Scream 4 (2011)
Starring: Neve Campbell, David Arquette, Emma Roberts, Courtney Cox, Hayden Panettiere, Nico Tortotella, Marley Shelton, Eric Knutson, Rory Culkin, and Anthony Anderson
Director: Wes Craven
Rating: Six of Ten Stars

Sidney Prescott (Campbell), once only famous for being the intended victim of the Ghostface Killer and several copycats, is now a successful self-help author who has left the dark terrors of the 1990s far behind. But the past comes back to life in a gruesome fashion when her book tour takes her home to Woodsboro... and yet another Ghostface copycat starts targeting Sidney's cousin (Roberts) and her friends.

There isn't much to say about "Scream 4". Despite all the talk about "new decade, new rules", it pretty much follows the tone and pattern established in the first films of the series, although it's thankfully closer to the first "Scream" in entertainment value than were the sequels.

The formula has seen some updating--with cellphones and social networking sites being prevalent everywhere and a running theme about the increasing prevalence of celebrities who are famous for being famous, and viral YouTube videos who give more people than ever 15 seconds of fame--but it's still the same old "Scream", with plenty of characters making jokes about slasher movie plots and a certain level of playfulness in the structure of film with genre conventions.

And I think the viral video aspect is going to be the driver for the sequels that Craven & Crew have promised if this film is successful enough to warrant them. Perhaps someone can finally do a horror film that fully incorporates the web and modern self-broadcasting technology, something which the filmmakers failed at here and here.

Sidney and series mainstay characters Dewey the Cop (David Arquette) and Gale Weathers (Courtney Cox) have also been updated a bit, with ten years having gone by. Sidney, in keeping with the changes in slasher film cliches now spends more time chasing Ghostface and kicking his ass than being chased by him. Dewey is now at the head of the Woodboro police force and they are a little less buffoonish than in previous films--although still as ineffectual or there wouldn't be a movie. Meanwhile, Gale, the character who was a celebrity journalist in the first films, is trying to recapture her fame in this one. Leaving these central characters in place with some changes to their circumstances and personalities was the right thing to do for the film. Their fates through the course of the movie was also exactly the right thing to do; it's good to see that "new decade, new rules" didn't mean "crap all over the original movies" like it so often does in Hollywood, even when those involved were part of the original productions, as we saw in the god-awful "Halloween: Resurrection".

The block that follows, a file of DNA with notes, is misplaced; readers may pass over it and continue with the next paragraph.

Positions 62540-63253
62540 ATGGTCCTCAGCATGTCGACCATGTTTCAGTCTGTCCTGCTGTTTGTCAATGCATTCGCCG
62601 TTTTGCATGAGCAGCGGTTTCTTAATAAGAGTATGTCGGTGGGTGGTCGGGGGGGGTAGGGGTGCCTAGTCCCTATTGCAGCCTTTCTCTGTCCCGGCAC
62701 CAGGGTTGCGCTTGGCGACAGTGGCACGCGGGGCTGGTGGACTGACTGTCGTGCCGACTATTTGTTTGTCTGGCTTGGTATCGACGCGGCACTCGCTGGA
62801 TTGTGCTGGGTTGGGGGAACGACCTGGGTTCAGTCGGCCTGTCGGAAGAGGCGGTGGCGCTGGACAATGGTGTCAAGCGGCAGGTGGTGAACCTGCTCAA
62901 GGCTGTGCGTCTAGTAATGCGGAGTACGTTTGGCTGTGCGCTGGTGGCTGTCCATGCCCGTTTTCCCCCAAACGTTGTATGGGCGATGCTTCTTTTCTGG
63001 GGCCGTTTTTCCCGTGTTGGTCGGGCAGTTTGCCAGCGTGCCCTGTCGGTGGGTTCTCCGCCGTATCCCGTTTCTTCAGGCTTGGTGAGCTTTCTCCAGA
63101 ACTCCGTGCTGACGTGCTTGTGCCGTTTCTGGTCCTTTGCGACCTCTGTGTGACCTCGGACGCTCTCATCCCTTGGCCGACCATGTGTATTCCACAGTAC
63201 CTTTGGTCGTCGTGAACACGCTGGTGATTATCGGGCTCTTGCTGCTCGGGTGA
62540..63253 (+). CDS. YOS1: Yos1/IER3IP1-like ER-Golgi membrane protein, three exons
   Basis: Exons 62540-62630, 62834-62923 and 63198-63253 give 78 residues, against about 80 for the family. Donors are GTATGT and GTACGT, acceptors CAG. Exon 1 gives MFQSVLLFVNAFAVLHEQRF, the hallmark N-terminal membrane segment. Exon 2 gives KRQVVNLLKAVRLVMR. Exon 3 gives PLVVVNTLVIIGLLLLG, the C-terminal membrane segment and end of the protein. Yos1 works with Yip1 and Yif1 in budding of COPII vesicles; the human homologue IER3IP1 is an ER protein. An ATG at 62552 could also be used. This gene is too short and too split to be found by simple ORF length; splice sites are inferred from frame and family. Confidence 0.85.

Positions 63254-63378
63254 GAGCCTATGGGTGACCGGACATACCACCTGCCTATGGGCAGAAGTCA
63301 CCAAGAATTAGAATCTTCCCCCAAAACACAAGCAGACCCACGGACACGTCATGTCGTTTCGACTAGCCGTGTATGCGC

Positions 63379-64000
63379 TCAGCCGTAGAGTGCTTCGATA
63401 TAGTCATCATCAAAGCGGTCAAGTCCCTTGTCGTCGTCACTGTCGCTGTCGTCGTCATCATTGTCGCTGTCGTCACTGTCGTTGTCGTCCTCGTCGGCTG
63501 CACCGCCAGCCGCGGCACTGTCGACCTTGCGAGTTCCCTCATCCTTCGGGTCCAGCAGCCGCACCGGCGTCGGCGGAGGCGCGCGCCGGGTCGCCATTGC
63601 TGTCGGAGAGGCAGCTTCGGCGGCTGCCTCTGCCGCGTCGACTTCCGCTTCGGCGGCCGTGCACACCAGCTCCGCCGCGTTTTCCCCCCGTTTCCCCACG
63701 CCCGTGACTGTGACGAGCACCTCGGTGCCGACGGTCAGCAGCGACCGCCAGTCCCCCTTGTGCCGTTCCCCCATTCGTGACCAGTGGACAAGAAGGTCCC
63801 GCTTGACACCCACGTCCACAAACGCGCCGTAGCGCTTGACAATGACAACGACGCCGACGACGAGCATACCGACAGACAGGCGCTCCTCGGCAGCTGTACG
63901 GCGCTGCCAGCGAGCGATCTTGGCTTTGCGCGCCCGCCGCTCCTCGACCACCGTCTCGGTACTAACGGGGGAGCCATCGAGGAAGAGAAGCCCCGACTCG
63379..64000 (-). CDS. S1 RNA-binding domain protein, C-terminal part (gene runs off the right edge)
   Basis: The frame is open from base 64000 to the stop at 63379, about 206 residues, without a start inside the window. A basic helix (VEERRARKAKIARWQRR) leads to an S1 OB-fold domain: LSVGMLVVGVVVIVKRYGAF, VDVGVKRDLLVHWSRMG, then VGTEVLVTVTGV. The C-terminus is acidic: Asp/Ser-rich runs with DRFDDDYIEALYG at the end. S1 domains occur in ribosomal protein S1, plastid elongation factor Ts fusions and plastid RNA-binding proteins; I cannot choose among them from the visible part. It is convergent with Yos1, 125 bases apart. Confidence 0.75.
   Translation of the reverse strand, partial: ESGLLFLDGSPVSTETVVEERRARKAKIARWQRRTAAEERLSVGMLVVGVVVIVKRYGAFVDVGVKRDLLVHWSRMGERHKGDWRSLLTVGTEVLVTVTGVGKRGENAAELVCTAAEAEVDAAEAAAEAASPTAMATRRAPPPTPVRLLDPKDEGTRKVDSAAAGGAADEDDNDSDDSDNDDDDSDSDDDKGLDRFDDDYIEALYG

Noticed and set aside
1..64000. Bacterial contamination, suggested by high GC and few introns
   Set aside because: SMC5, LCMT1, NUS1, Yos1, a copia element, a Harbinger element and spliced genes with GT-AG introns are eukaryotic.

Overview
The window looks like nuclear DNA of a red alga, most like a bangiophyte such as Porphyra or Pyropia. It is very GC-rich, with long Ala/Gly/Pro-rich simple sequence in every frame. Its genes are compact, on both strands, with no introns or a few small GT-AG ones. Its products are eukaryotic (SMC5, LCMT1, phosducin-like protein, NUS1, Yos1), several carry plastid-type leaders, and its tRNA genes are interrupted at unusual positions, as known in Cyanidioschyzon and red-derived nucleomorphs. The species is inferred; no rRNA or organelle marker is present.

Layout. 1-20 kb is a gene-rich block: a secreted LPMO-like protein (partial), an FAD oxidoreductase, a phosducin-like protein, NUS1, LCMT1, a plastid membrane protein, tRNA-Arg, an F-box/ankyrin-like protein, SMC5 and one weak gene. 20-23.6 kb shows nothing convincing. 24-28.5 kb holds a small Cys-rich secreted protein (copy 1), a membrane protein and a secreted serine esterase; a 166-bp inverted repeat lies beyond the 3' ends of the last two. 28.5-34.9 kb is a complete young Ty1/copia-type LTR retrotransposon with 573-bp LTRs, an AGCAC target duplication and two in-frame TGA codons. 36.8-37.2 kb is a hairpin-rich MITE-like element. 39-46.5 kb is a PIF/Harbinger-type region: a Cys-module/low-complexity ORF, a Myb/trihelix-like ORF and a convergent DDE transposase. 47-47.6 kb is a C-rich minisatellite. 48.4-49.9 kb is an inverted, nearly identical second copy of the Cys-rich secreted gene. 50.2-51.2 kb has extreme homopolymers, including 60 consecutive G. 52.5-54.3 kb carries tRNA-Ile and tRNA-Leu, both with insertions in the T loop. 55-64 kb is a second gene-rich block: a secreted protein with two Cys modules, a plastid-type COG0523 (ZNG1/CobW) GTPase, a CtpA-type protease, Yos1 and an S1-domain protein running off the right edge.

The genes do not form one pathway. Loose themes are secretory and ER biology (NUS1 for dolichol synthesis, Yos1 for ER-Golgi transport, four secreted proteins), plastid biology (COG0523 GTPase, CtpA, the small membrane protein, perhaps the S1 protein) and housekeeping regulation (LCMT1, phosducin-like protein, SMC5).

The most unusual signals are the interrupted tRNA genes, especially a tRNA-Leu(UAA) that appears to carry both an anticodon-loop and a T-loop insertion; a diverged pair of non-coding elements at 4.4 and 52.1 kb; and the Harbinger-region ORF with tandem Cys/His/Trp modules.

While few of the new characters are likely to be back in any of the sequels--thanks to the twist-on-a-twist-ending that would probably have had me spewing all kinds of venom if it had been in anything but a "Scream" movie--I hope this film will be the start of many horror appearances for several of them. Emma Roberts did surprisingly well in her role, and Hayden Panettiere was great fun as well, but there was no one who didn't do an excellent job in their parts.

"Scream 4" is one of the better sequels in recent memory, because it updates the right things and leaves everything else as it should be--it was great to learn that the new rules are, essentially, the same as the old rules. If the first ones entertained you, this is worth seeing. The wink-wink formula may not be as fresh as it was in the mid-1990s, but this is a well-crafted movie.

Tuesday, April 19, 2011

Its got nothing to get in the way of the violence

Kill the Scream Queen (2004)
Starring: Bill Zebub, Deborah Dutch, Debbie D, and Isabelle Stephen
Director: Bill Zebub
Rating: One of Ten Stars

A sexual psychopath and serial killer turned movie-maker (or movie-maker turned sexual psychopath and serial killer) (Zebub) lures wanna-be actresses to an abandoned bar with the promise of being in his horror movie/snuff-film. He then tortures and rapes them.

That is not only a summary of "Kill the Scream Queen", it is the entire content of the film. There is virtually nothing worthwhile here, unless you want your "torture porn" almost completely free of plot and character development, and with a little more actual porn that you find in the "Hostel" and "Saw" movies.

The very low One Star-rating I'm giving this pointless piece of "filmmaking" is based on the one victim that fights back in a big way. Otherwise, most of the girls here are just so much meat--only two show even the slightest glimmer of acting talent--and the filmmaking and effects are pedestrian in the extreme.

Worse, the film is such an amateur effort that the director can't even keep his continuity straight. In one scene, he rips a girl's panties off so he can rape her, yet when he dumps the body, they're back on and they're intact.